Home > Nature vs. nurture > Could knowledge get parents back in the game of nature vs. nurture?

Could knowledge get parents back in the game of nature vs. nurture?

In my earlier article I argued that by bestowing as much knowledge as possible on their kids, the parents can improve the odds for their kids making better choices in life and ultimately steer away from nihilistic behavior leading to problematic adult lives. This, of course, sounds neither prophetic nor would cause many to feel wizened by it — I can see many eyes rolling around thinking that I am just repeating common sense.

The reason why I think our children’s knowledge runs deeper than most of us assume is because we usually equate knowledge to the common subjects thought in schools like reading, math, etc. While those are important and many parents are already trying to help their kids acquire such skills before going to school, I don’t actually refer to them!

Before I explain what kind of knowledge I have in mind, let me recount some key aspects of the theory for personality development that I’ve discussed in my nature vs. nurture articles:

  • Kids are predisposed to certain behaviors and drawn towards selected interests by their genes – roughly 50% of similarities between siblings is due to genes according to the research, which can (very) approximately be translated as “genes contribute to around 50% of the personality traits of an individual”. This is a very rough approximation as the 50% number makes no sense at individual level, but is rather an average across a large number of people.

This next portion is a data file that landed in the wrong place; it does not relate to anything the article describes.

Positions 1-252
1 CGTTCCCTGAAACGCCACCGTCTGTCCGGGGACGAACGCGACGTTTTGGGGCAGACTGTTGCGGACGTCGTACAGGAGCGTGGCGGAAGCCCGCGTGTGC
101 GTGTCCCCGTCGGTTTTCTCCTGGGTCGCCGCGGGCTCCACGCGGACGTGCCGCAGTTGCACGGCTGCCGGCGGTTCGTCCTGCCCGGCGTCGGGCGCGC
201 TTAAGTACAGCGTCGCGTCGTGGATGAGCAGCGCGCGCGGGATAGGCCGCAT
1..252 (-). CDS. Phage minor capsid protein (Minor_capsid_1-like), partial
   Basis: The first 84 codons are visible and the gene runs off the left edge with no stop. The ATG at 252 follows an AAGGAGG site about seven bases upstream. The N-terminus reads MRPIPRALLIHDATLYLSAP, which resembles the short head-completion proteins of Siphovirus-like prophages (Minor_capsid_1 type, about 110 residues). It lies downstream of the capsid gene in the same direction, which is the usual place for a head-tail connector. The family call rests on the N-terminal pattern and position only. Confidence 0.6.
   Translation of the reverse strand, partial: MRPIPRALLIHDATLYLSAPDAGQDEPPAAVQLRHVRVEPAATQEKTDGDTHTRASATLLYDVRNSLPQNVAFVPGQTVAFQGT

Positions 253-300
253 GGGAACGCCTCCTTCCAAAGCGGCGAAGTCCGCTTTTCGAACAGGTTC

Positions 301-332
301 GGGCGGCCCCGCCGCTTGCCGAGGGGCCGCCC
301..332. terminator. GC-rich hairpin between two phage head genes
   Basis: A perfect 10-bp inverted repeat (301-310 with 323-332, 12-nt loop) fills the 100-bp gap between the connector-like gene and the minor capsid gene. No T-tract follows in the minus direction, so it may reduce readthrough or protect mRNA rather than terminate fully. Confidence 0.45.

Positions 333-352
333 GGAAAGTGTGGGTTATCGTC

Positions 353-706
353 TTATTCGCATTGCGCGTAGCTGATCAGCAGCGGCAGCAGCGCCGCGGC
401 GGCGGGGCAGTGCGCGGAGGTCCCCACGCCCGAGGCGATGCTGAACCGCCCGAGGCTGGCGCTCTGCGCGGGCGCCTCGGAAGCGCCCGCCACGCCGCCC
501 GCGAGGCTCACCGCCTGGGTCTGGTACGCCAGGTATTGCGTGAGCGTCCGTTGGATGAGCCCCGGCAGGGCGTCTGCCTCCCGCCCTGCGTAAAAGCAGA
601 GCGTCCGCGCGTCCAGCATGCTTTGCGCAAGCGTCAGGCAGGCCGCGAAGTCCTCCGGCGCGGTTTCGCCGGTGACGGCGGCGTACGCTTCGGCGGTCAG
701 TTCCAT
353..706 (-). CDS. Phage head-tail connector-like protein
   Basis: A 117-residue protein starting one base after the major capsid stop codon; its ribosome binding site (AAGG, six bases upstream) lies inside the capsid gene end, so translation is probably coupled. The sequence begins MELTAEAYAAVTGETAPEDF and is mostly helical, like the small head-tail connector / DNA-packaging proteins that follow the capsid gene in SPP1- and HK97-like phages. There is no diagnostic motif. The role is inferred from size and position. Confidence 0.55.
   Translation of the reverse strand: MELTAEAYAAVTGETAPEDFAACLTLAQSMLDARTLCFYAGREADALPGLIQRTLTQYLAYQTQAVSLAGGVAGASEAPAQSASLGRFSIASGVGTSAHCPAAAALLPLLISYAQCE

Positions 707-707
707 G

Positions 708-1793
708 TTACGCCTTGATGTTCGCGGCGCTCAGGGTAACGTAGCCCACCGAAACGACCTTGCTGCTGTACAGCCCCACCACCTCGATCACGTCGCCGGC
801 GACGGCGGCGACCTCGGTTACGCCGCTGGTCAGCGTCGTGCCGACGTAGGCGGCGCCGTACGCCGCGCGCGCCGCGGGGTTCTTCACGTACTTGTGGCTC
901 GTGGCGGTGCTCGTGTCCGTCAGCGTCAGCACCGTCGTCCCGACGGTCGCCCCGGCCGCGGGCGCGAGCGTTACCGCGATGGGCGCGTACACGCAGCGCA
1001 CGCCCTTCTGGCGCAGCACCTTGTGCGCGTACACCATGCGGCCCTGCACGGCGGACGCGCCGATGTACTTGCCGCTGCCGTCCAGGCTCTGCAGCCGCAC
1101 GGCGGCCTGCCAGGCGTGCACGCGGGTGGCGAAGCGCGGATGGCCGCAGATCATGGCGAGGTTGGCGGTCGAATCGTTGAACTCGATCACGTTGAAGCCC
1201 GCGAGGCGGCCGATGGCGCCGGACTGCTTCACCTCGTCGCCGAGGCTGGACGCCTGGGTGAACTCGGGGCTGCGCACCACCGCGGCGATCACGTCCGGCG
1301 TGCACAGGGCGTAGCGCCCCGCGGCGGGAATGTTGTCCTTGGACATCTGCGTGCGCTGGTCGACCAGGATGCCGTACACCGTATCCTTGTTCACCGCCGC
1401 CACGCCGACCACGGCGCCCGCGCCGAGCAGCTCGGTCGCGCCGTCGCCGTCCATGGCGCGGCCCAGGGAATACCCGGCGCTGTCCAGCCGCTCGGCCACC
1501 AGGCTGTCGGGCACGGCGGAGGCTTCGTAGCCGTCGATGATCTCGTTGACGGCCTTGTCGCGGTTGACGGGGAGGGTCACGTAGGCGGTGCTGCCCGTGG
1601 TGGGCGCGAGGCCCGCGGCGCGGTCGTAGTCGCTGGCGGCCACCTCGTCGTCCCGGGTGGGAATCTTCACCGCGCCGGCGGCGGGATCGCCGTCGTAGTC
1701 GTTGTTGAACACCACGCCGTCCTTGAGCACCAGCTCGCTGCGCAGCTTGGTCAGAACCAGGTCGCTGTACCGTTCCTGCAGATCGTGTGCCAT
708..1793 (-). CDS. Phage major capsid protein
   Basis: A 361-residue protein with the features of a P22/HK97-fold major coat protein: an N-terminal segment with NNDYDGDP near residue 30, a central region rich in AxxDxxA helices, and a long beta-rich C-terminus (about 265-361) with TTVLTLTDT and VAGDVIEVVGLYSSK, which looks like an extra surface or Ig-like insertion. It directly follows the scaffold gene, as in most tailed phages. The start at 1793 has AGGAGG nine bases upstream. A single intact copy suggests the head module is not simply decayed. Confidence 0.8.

• Kids come with innate mechanism that allows them to recognize, catalog and constantly update information about the people they meet, read about, etc. Relationships are central to human life and kids already at birth start to exercise this skill by imprinting on their mother’s face, voice, smell, etc. and later they master in using this skill with all people in their lives. Crucially, early on in their life they also build a sense of self and use the relationship system to understand how other see them — sort of like looking into the mirror, except in the human personality case there are many mirrors!